Reviews written by registered user
|6 reviews in total|
Well, I won't bother to summarize what unfolds in this excellent suspense film starring the incredibly talented Charles Laughton, since other reviewers above have done so quite nicely, and have also touted the film's good qualities. I just watched my old VHS copy (taped off TV) last night (sort of fuzzy, but better than nothing). Why on earth Universal Pictures does not release this little gem on DVD, which it richly deserves, I will never understand. I am sure many discerning film buffs and Laughton fans would buy it in a New York minute. And, I mustn't forget to comment on how marvellously Rosalind Ivan portrays the wife from hell.
It would seem that I agree with about half of the other reviewers of this film. It HAS been unfairly blasted by Stooges fans because the emphasis is on the fantasy and not on the slapstick humour of the much-beloved trio. Personally, although I enjoyed their antics as a child, I was never a fan of the Stooges and would never put them in the same class as Abbott and Costello, for example. Nevertheless, they prove in this film that they are not bad actors at all. The sets and opulent costumes boost this film considerably, as do the presence of the very dark, traditional elements of European folklore, and I think this movie would have been a GREAT fantasy film if there had been seven dwarfs in it! I would agree that Carol Heiss is not a very good actress, but the character of Snow White does not call for the use of great thespian skills. I think that Patricia Medina makes this movie: she is gorgeous and exudes delicious villainy as the Queen/Witch. She was the major draw for me when I watched this film as a child. Guy Rolfe, as Count Oga, is also very effective, and the siege on the castle well-mounted. Fantasy film fans are bound to like this better than Stooges fans.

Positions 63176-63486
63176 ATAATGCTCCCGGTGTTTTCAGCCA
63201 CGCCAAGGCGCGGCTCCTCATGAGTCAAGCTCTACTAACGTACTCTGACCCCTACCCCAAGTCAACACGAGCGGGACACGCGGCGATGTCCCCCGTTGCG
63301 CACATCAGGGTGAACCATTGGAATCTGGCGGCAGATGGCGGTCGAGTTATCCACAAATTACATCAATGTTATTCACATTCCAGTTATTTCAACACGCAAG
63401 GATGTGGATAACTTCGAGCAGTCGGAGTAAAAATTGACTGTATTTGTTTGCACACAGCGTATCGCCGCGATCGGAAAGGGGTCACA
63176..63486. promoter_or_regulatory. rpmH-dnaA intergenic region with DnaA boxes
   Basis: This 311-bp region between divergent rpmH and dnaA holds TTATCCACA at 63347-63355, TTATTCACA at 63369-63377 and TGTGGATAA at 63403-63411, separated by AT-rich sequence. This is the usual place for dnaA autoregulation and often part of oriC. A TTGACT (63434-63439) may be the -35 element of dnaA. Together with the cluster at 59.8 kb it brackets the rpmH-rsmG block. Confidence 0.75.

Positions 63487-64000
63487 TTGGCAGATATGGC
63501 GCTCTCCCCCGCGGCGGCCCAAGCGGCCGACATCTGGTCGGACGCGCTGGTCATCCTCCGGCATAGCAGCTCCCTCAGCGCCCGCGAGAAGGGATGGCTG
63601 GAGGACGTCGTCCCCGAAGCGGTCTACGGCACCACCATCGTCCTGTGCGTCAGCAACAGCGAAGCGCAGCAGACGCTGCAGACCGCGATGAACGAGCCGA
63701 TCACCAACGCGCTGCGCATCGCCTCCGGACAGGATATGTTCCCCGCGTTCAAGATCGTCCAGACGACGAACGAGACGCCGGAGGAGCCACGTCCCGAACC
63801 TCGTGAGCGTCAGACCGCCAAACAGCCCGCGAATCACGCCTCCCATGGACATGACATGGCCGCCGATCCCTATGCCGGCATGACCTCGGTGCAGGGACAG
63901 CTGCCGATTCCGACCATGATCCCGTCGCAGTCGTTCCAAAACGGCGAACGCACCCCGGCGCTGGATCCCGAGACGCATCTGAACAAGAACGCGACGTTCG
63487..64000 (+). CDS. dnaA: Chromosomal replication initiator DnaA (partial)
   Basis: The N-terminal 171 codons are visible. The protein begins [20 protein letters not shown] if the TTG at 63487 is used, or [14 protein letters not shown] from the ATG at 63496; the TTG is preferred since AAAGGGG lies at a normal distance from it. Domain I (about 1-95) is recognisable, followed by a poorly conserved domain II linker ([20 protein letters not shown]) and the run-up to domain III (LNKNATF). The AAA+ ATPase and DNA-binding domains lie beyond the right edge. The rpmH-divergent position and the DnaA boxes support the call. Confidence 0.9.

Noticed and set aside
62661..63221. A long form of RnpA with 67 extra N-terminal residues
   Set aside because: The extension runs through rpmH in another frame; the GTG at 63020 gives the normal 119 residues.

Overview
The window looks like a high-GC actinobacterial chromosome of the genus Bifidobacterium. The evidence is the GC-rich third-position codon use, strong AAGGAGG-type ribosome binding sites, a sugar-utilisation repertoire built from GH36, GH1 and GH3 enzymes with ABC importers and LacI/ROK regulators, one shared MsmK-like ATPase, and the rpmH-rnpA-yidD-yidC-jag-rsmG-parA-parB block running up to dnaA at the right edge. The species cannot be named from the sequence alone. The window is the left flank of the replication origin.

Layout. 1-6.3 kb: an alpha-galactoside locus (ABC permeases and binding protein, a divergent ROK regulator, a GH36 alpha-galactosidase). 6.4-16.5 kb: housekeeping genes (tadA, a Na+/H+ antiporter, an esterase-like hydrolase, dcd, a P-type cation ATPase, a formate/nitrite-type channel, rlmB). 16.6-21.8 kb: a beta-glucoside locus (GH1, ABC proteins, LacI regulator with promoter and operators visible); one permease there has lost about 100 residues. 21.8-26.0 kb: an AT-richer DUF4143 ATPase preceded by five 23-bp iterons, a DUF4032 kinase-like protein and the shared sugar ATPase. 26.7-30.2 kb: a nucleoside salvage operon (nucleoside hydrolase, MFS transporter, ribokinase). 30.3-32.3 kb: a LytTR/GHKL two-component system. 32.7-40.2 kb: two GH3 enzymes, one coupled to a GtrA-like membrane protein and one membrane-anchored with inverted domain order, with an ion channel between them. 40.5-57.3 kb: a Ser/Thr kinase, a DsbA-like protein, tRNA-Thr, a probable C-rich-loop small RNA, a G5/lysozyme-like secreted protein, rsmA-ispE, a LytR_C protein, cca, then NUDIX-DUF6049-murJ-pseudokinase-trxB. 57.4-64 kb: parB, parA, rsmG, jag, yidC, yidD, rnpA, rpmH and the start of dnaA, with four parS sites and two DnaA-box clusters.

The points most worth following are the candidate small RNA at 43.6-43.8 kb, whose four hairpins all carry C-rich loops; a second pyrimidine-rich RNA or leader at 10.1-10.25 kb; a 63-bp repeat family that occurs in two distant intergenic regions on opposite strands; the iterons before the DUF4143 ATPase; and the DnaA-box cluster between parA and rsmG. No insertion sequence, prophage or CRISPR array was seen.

I, like many others, love this film. It is one of the greatest ever
made, and most of those who condemn it do so either because they
consider DeMille to have been talentless or because the film does not
stick close enough to the Bible. The latter are generally ignorant of
the research done for the film by Henry S. Noerdlinger (see his very
informative book, "Moses & Egypt: The Documentation to the Motion
Director's style: DeMille's family bible & those found in many 19th-cent. homes were graced by the engravings of Gustave Dore, a French artist of the mid-1800's. His style, like that of the 17th-cent. French painter Poussin, was highly theatrical, with figures being depicted in admittedly unnatural poses, looking as if they were sculpted figures lifted from the frieze of the Parthenon. These artists were depicting larger-than-life events (like the Exodus) & did not wish to show them as mundane, everyday occurrences. DeMille's critics should look at these artists' attention to colour, composition, and exquisite detail, & then compare them to the works of later, more famous artists and try to maintain that the earlier works are inferior. Indeed, they display a level of talent which the later ones either did not possess or chose not to display. It is thus unfair to condemn DeMille's style, as every director has his own, either flamboyant or low-key.